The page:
Some people claim that we don’t need Net Neutrality for several reasons. The problem didn’t exist in the first place -- first of all, blocking and slowing down websites rarely happens, even if the possibility has been around since the Internet first began. There have been only four incidents where this has happened, all before 2007. However, blocking and slowing down websites can happen, and since corporations were pushed back by Net Neutrality for years, they might seize the new power and use it before the possibility that Net Neutrality will come back again. “But without Net Neutrality,” they say. “There are driven down prices of things that are bought from the Internet, such as goods on ebay and Amazon. It provides faster download speed -- for example, Europe has Net Neutrality and Europeans have slower downloading speeds than Americans did with Net Neutrality. Even if Net Neutrality was enabled, different factors enable different downloading speeds and different prices.” The higher prices aren’t nearly as much as paying for certain websites to access -- only one or two more dollars more. As for downloading speed, if Europeans can handle slower downloading speeds, Americans can too. Europe has a greater population than America anyways. “Oh, but,” they claim. “The law doesn’t say what you can or cannot provide with the internet, and Net Neutrality takes away the Manifest Destiny -- or patriotic service -- of discovering what the internet can do. Besides, the problem didn’t exist in the first place.” Obama and the government added Net Neutrality to prevent a future problem in the first place. Why wait for a problem when you can prevent it from happening? The FOIA does apply to the internet. Even if it doesn’t say the Internet specifically, it still applies there. That is why Net Neutrality is needed.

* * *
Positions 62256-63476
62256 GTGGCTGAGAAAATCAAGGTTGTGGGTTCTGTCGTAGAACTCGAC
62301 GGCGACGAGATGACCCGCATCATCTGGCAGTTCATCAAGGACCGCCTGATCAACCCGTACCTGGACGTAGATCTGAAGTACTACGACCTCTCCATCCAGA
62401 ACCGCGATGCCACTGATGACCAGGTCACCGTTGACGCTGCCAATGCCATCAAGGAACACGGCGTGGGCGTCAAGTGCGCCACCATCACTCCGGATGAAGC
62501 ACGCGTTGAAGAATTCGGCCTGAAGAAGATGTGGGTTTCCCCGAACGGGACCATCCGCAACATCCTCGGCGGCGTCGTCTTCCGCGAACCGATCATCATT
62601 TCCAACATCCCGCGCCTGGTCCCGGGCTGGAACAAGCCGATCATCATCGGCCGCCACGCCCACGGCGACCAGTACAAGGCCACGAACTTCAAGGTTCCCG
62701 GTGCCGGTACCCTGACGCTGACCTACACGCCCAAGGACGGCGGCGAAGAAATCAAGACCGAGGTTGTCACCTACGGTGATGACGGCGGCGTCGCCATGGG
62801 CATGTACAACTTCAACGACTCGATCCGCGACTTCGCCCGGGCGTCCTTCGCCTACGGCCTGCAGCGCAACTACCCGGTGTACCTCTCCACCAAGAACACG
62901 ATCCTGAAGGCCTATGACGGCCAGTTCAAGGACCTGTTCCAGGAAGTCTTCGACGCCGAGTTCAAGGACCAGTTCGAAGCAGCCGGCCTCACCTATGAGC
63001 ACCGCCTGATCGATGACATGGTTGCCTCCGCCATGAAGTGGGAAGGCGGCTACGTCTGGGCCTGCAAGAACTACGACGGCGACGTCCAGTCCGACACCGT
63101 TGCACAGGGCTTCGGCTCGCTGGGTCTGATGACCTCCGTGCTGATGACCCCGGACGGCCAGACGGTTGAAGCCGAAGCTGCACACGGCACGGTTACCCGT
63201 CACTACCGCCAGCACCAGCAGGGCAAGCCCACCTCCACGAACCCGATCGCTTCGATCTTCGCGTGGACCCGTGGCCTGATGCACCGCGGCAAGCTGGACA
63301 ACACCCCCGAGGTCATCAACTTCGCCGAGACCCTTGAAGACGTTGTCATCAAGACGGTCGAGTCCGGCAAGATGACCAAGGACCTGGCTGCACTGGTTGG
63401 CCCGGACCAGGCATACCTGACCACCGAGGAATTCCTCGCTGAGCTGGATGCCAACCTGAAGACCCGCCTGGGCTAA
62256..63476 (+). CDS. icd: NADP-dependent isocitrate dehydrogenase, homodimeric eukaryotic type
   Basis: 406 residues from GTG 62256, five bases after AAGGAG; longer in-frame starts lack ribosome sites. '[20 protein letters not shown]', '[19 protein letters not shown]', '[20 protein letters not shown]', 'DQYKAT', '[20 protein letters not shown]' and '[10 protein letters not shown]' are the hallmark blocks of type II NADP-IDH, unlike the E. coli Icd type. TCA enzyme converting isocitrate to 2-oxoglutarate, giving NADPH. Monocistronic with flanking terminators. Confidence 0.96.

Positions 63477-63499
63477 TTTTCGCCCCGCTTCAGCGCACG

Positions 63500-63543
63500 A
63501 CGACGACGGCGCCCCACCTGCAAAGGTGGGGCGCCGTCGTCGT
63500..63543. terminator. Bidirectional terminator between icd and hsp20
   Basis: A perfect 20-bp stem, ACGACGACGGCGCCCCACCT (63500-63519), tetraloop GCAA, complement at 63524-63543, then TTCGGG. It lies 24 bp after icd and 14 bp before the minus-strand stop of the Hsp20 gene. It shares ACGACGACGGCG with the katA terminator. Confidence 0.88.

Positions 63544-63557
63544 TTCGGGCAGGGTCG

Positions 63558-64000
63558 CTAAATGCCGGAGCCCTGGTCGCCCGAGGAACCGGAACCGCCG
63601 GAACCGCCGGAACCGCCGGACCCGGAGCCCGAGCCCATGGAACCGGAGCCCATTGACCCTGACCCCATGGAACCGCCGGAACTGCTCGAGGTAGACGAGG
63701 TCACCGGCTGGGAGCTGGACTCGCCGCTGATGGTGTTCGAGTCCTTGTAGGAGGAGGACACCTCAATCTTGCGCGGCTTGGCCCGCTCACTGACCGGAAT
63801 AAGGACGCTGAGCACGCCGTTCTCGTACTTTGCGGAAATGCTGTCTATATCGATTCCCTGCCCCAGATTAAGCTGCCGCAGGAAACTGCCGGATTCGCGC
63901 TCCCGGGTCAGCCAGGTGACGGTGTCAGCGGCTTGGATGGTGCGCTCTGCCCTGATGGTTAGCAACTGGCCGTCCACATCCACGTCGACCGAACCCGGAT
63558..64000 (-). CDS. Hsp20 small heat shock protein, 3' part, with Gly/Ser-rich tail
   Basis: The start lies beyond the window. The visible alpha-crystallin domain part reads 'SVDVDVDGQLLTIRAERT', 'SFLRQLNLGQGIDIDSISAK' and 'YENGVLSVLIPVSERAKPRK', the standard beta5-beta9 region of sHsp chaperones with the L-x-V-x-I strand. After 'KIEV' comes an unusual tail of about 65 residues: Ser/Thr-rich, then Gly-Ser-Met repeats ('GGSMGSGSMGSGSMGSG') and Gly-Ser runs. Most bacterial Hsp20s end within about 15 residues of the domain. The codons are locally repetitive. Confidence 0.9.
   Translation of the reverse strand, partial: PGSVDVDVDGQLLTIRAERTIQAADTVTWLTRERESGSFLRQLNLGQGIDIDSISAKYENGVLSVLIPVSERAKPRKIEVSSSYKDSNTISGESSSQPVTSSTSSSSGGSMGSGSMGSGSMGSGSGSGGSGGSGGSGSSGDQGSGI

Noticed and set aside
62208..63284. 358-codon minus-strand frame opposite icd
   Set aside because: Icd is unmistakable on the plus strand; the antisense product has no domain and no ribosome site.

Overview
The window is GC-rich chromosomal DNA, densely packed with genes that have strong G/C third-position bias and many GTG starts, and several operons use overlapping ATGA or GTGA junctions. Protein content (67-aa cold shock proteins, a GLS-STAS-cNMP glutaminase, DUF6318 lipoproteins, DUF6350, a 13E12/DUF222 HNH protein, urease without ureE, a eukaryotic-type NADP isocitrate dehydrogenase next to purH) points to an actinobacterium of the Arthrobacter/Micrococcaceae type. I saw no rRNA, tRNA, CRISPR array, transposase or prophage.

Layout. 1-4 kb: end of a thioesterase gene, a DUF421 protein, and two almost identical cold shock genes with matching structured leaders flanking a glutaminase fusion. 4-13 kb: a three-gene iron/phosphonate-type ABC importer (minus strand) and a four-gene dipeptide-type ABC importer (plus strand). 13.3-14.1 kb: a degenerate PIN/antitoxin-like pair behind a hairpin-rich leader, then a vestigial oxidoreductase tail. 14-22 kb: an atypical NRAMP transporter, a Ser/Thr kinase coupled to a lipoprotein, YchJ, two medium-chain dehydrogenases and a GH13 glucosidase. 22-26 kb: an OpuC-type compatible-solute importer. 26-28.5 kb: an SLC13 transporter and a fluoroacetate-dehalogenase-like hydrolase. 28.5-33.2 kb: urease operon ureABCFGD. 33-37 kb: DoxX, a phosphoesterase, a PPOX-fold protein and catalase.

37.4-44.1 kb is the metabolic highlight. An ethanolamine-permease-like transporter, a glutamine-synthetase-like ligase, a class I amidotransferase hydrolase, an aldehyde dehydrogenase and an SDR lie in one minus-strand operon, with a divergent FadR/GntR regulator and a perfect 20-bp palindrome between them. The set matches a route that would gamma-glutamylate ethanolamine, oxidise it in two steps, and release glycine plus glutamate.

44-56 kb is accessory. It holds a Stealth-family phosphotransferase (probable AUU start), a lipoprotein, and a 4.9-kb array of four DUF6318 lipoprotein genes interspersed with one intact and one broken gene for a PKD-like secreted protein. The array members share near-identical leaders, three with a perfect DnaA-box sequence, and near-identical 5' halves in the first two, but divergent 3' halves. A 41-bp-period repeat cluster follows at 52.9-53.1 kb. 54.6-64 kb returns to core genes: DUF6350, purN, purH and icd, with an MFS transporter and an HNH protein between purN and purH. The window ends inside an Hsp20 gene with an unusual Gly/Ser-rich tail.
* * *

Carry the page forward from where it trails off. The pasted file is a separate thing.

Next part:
That is why the FCC should bring back Obama’s Net Neutrality, so website discrimination is less likely to happen, so the economic balance won’t fall apart even more than it already has been, and to protect the freedoms of speech and freedoms to information.

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Sun Jan 28, 2018 3:03 am
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Aley wrote a review...

Alright izanami, I've reviewed your paper.

So, I'm going to preface this review with saying that I'm an English Major out of College. I have my BA so I've been writing papers a LOT longer than you probably have been, and I've also studied rhetoric, so I've been studing how to argue in college. That's going to put me a bit outside of your curb of likes.

With that said, I'm going based off of a five paragraph essay where your teacher wants Introduction, transition, Body 1, transition, Body 2, transition, Counterpoint, Transition, Conclusion with the transitions imbedded into their respective paragraphs.

The major problem I saw with your paper is a good problem to have because most of the heavy lifting is overwith. You write well. That's a blessing for writing papers for school. You don't need more than a few pointers on ONE peice of punctuation, your capitalization is good, and the paper reads smoothly aside from one or two spots.